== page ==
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G'day everyone,

I have a system (the source) that needs to notify another system (the target) asynchronously whenever certain objects change. The twist is that the source system may mutate a single object many times in a short interval (updates are very "bursty"), and in that case it would be ideal to only notify the target system once, and with the final state of the object.

My thought was to use some kind of time-delayed, de-duping queue in front of a ThreadPoolExecutor for this. This queue would:

  1. keep items on the queue for a minimum amount of time (ideally configured to be just a smidgin longer than the duration of a typical burst of mutations)

  2. replace the existing object in the event that a duplicate (as defined by the object's identifier) is enqueued. The item should, however, retain its original place in the queue (to avoid any one item being perpetually bumped to the back of the queue - at some point we need to just send the notification even if another one will be coming along momentarily).

I haven't seen anything exactly like this in java.util, and my google-fu in this area appears to be particularly weak.

Has anyone implemented this before, know a BlockingQueue implementation that behaves this way, or have tips on how I might go about implementing one?

Thanks in advance!

Peter

PS. I know ESBs do this kind of thing, but that is too heavyweight an approach in this case - ideally I don't want to add any new library dependencies to the source system at all.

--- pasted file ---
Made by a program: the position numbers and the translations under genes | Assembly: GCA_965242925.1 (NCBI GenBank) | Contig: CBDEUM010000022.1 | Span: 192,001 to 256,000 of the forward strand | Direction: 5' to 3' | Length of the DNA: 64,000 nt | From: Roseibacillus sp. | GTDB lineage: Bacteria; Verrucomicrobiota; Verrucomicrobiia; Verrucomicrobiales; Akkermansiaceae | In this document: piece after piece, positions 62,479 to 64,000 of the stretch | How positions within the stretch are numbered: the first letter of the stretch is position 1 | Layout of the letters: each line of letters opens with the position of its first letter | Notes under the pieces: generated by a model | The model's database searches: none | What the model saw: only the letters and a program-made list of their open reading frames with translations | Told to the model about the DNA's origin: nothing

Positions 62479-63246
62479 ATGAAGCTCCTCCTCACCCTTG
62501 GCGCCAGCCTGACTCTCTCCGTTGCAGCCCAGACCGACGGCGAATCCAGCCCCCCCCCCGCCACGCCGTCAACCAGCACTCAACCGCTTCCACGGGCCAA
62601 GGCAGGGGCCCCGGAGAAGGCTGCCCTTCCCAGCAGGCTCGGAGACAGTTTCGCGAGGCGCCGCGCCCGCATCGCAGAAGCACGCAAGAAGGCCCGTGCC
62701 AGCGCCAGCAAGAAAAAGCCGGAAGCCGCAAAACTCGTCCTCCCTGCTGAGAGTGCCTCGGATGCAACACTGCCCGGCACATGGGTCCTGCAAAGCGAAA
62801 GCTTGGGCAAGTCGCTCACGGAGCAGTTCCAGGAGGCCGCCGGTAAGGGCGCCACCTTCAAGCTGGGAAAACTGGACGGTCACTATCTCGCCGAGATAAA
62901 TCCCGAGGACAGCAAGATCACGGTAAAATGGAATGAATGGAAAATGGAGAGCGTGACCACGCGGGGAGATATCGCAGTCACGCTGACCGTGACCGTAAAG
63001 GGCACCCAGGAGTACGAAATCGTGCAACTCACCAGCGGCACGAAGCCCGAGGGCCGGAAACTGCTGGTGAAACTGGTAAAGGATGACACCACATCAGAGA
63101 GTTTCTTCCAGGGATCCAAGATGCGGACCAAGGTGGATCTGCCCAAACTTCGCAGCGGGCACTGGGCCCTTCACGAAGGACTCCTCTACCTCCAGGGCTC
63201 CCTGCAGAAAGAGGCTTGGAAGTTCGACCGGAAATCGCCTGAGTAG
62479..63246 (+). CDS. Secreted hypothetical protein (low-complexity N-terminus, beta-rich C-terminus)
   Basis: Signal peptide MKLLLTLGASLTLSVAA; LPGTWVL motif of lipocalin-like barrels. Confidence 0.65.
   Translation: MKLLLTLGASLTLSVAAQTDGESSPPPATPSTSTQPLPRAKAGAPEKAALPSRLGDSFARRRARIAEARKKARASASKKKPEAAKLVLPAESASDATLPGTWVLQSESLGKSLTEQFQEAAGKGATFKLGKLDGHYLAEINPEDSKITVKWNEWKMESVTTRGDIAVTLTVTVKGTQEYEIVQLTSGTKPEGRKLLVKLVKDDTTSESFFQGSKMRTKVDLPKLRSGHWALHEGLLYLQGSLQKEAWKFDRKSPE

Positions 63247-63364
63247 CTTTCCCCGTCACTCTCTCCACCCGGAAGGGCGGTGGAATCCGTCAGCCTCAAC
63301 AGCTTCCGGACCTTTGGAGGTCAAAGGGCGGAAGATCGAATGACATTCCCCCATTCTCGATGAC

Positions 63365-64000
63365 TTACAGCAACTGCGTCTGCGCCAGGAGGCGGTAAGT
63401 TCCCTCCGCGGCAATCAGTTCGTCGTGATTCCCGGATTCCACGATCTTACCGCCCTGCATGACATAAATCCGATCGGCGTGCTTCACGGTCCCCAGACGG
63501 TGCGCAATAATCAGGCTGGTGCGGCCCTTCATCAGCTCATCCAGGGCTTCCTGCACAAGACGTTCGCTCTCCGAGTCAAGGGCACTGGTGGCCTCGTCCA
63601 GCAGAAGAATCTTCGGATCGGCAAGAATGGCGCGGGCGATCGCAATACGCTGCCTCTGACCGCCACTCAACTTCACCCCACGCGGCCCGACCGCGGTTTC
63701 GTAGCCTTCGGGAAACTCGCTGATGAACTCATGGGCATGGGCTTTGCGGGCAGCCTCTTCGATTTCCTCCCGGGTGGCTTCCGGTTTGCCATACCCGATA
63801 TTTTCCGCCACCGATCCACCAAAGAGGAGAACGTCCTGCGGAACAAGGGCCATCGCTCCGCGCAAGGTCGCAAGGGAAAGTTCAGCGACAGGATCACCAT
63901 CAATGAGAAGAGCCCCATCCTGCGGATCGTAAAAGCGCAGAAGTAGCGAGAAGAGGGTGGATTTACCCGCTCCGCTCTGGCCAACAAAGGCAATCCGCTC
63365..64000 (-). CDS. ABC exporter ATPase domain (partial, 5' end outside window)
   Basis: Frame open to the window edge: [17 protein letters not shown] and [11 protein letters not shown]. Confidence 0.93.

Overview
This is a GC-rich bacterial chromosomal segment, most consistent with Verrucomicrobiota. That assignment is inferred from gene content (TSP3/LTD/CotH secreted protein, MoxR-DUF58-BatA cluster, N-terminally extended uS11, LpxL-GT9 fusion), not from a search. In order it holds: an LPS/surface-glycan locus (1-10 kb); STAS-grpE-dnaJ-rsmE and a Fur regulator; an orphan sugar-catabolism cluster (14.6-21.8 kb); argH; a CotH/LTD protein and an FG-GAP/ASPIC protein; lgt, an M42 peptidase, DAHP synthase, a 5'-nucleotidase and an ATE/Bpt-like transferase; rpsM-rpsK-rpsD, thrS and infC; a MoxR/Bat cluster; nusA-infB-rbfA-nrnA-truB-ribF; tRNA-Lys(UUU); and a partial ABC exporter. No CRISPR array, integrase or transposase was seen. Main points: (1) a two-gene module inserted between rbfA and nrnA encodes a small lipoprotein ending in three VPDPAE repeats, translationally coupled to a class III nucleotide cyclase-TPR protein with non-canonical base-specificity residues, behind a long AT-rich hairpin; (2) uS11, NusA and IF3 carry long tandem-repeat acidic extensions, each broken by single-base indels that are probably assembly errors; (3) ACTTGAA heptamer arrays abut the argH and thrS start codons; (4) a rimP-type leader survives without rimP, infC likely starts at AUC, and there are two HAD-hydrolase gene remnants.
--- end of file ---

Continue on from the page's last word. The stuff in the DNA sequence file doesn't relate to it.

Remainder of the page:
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2 Answers 2

up vote 4 down vote accepted

I think your best bet is to extend ArrayBlockingQueue and override offer and poll to add the time delay functionality. Particularly ArrayBlockingQueue because it has a contains method.

Another idea is a DelayQueue where you override offer to remove the old element and insert the new but preserve the old time delay, which will essentially preserve order. Then you need to wrap your queue items in a Delayed interface.

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Thanks trutheality. Any thoughts on just implementing BlockingQueue directly, but delegating to an internal ArrayBlockingQueue instance, with some extra logic in the offer and poll methods? I always get a bit leery of extending core JDK classes - so many of them weren't really designed with that in mind (particularly in java.util.concurrent, from my limited poking around in there). –  Peter May 29 '11 at 6:41
    
Well the difference between extending and implementing+internal in this case would be the difference between using this/super and myBlockingQueue as your queue object, so it's a question of taste IMO. –  trutheality May 29 '11 at 6:50
    
Now that I think about it, the DelayQueue idea might be easier. I think the trickiest part is going to be updating elements of the queue while they're in the queue, which, if you use an ArrayBlockingQueue, would probably involve either going in there with an iterator or keeping something like an ArrayList of references for easy access to the objects. With DelayQueue it's just remove, match expiration time, and offer. –  trutheality May 29 '11 at 6:58

You could notify the system only that a change has occurred, and have the other system fetch the new state. Then don't notify of further changes until the state has been fetched.

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Thanks Software Monkey, but I think that converts the original problem into a bigger one - i.e. having to keep track of the individual "retrieval states" of potentially millions of objects. –  Peter May 29 '11 at 6:44

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